Essay on The Real Hero of Titus Andronicus

Essay on The Real Hero of Titus Andronicus

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The Real Hero of Titus Andronicus


I found Rome a city of bricks and left it a city of marble -Augustus Caesar (63 BC - 14 AD)

In his essay, Titus Andronicus and the Mythos of Shakespeare's Rome, Robert Miola uncovers and explores the myths Shakespeare uses as bedrock for the background and plot of his first Roman tragedy, Titus Andronicus. Most notably, Miola discusses two Ovidian myths, The Rape of Philomela and The World's Four Ages. The Rape provides Shakespeare with his basic characters and the events involving Lavinia, his Philomela, while Ovid's fourth age of iron describes Shakespeare's physical Rome, "a quintessentially iron city," writes Miola, "a military establishment protected by walls and filled with sword-carrying soldiers" (Mythos 91). The ancient Roman myth of the God Saturn, who devoured his children to remain in power himself, must have been another story Shakespeare used to develop his Roman characters in Titus, Miola says. For obvious proof, he points to the name of the emperor, Saturninus, and the final gruesome banquet during which this emperor literally eats his stepsons. Miola also cites Virgil's Aeneid as one of Shakespeare's primary influences. "Shakespeare's Rome, like Virgil's," Miola parallels, "was constructed over time by the play of the poetic imagination on diverse materials" (Mythos 95). Miola's discussion of the various sources Shakespeare brought together to create the Rome he illustrates in Titus is convincing.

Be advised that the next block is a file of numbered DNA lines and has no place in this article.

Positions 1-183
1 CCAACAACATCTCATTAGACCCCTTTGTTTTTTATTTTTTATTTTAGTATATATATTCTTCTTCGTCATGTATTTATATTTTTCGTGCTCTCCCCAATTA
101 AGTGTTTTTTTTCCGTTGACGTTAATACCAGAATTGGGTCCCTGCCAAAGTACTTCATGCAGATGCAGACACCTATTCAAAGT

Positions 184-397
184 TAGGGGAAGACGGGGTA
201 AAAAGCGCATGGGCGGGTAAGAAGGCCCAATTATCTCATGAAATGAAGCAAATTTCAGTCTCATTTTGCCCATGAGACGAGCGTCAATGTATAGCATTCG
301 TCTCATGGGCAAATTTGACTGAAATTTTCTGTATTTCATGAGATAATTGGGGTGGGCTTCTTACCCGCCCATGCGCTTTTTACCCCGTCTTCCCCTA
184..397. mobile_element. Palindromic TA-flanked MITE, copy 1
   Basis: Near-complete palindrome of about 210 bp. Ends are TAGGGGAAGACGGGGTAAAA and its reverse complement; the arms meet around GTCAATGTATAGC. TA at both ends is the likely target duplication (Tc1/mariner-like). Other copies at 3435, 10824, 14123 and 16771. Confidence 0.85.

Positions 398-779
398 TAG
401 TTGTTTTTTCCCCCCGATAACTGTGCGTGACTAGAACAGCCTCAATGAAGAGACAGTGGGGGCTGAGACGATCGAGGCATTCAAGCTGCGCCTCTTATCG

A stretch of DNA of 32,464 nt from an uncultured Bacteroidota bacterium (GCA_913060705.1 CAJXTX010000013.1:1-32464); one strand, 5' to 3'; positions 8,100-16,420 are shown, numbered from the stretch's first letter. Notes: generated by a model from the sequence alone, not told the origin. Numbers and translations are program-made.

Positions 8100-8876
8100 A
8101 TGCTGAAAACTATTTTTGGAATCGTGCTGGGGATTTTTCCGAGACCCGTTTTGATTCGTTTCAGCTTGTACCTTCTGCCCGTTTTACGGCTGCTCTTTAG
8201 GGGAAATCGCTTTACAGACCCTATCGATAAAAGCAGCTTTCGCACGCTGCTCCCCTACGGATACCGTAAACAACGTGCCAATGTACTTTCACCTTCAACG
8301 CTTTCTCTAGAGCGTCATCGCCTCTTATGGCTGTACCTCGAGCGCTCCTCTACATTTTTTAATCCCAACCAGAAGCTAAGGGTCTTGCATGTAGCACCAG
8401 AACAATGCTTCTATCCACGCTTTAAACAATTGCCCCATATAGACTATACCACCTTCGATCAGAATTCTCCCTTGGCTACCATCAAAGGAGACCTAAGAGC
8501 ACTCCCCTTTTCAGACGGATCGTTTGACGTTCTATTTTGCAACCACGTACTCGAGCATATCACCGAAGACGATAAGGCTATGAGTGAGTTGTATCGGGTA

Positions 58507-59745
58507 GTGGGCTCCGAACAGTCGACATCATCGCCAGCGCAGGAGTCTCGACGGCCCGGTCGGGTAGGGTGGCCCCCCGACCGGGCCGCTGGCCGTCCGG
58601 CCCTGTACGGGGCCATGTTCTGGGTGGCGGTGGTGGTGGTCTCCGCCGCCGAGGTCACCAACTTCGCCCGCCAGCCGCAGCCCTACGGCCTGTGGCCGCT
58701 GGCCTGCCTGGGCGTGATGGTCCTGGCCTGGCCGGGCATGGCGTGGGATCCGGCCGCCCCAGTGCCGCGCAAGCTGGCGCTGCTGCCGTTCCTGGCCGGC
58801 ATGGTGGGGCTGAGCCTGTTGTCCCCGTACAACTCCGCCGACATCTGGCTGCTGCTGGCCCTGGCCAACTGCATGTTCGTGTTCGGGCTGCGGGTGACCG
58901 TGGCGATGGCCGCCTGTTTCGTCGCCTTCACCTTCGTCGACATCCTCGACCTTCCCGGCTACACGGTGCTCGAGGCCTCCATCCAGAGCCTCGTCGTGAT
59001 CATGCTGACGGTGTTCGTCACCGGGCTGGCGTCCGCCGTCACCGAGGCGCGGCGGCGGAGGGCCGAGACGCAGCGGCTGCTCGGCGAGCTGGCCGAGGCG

Thus, his final words on the subject, "The eternal city [Rome] is made from an ephemeral medley of things Roman... Any approach which seeks to fit... Shakespeare's Rome to a single... bed does violence to the heterogeneity of the city's origins and character," are ones I res...


... middle of paper ...


...are's work, thinking it was un'structured' because they couldn't see the structure, 'uninspired' because they were too uninspired to think of the plot in novel terms, and not even about Rome, probably simply because, they weren't in Rome.



Works Cited

Shakespeare, William. Titus Andronicus. Ed. Eugene M. Waith. Oxford: Oxford University Press, 1998.

MacCallum, M. W. Shakespeare's Roman Plays and Their Background. London: MacMilland and Co., 1910.

Miola, Robert. Rome and the Family, in Shakespeare's Rome. Cambridge, Cambridge University Press, 1983.

Miola, Robert. Titus Andronicus and the Mythos of Shakespeare's Rome, in Shakespeare Studies, 14 (1981), 85-98.

Reese, Jack E. The Formalization of Horror in Titus Andronicus, in Shakespeare Quarterly, 21 (1970), 77- 84.

Waith, Eugene M. ed. Titus Andronicus. Oxford: Clarendon Press. 1984.

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